Sen. Bernie Sanders, the Democratic underdog for president, quickly picked up his own home state of Vermont and its 10 delegates—a small victory in what will likely otherwise be a bruising Super Tuesday for the candidate.
Most observers immediately called the state for the self-described democratic socialist shortly after the polls closed, even though only a few precincts had reported. Mr. Sanders, a Brooklyn native, moved to the Green Mountain State in 1968 and ran a series of campaigns that culminated in him getting elected mayor of the city of Burlington in 1981.
He won the state’s single congressional seat in 1990, and became its junior senator in 2006.
The small prize tonight betokens both the strengths and struggles of Mr. Sanders’ presidential bid: overwhelmingly white and liberal, Vermont could foreshadow victory in less diverse, left-leaning states like Massachusetts and Minnesota tonight.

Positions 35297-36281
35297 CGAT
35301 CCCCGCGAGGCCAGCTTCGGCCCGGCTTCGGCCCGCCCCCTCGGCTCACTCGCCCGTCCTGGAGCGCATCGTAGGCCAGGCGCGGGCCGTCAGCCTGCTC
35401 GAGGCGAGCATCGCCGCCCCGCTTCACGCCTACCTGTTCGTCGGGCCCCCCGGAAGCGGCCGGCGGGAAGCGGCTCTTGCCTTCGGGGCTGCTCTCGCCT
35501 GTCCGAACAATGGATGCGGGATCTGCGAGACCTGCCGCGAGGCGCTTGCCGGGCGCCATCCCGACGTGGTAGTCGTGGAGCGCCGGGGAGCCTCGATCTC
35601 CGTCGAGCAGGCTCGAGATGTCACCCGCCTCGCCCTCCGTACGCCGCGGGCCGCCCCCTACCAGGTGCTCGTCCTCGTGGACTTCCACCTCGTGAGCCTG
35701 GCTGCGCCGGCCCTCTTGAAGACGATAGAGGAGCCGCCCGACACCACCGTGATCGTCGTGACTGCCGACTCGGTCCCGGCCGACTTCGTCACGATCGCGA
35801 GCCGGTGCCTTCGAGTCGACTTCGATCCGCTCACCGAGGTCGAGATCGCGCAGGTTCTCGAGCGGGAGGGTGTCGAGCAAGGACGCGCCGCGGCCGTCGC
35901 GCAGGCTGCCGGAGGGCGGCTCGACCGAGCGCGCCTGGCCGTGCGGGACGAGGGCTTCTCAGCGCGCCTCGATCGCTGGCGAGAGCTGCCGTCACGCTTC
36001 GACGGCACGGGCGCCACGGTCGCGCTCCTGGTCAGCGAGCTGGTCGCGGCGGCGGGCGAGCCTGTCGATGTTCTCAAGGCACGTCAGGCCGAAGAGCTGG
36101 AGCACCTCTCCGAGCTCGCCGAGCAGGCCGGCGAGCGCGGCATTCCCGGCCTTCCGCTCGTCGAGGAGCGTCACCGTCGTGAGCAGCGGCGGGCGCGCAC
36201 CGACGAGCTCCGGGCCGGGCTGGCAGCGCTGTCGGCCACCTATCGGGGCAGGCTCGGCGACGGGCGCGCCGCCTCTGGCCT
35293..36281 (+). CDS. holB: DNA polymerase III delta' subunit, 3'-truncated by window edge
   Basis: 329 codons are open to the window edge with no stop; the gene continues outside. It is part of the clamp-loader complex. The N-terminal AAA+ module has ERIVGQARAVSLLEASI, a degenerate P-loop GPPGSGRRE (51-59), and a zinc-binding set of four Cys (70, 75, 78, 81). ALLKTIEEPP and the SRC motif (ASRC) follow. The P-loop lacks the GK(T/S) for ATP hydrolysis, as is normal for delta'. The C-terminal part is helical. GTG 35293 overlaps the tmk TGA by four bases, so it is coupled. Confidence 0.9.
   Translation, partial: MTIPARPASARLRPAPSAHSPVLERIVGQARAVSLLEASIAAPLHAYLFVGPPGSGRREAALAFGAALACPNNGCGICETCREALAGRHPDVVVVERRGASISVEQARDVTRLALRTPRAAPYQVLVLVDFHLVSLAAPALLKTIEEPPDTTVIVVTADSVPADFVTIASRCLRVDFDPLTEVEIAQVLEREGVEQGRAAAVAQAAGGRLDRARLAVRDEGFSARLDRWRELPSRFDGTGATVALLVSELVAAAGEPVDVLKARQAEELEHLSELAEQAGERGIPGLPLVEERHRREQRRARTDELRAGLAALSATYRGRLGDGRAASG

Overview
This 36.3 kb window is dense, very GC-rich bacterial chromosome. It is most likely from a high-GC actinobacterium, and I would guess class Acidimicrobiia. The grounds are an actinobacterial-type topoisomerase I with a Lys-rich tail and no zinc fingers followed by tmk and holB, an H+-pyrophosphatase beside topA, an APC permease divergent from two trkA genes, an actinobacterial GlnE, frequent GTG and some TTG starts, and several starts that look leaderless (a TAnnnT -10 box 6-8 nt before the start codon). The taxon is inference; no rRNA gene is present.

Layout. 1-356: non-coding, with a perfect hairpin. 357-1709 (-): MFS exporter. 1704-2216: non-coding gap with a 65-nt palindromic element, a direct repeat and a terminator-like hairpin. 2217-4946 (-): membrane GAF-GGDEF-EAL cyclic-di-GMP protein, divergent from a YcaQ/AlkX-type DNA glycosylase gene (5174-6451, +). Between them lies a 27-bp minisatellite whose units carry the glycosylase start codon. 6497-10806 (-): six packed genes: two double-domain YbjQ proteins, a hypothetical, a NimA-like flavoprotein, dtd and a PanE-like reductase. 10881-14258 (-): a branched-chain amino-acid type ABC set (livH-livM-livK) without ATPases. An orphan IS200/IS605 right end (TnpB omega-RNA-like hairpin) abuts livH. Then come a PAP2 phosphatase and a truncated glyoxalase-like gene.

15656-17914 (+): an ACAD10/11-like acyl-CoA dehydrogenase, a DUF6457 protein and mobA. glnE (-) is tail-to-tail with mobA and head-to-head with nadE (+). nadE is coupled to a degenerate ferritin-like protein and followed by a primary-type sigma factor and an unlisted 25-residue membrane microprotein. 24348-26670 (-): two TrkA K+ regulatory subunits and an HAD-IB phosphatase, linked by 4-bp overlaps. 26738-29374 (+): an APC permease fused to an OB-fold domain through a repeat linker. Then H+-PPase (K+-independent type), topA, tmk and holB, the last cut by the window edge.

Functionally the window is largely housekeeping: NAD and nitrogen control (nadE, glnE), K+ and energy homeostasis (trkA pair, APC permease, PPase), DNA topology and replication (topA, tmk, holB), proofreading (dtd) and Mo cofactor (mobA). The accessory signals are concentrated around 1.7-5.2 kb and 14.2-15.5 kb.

But even in Vermont, Hillary Clinton dominates Mr. Sanders with the state’s superdelegates—the elected officials and party insiders who also go to the Democratic convention along with the regular delegates voters pick at the polls. Gov. Peter Shumlin, former Gov. Howard Dean, Sen. Patrick Leahy and former Gov. Madeleine Kunin are all superdelegates committed to Ms. Clinton.
For superdelegates in Vermont, Mr. Sanders has himself, Congressman Peter Welch and State Democratic Committeeman Rich Cassidy. The other two superdelegates have yet to announce their choice.
“By the end of tonight we are going to win many hundreds of delegates,” Mr. Sanders told a thousands-strong crowd of supporters in Essex Junction, Vermont—a statement poll results may or may not prove true.
Ms. Clinton leads Mr. Sanders in superdelegates 656 to 144 nationally.
Ms. Clinton is also expected to sweep the six Southern states, where blacks make up a large percentage of Democratic primary voters. Indeed, most organizations have already placed Georgia and Virginia in her column, giving her 108 delegates for the night.
Updated to include superdelegate counts and comment from Mr. Sanders.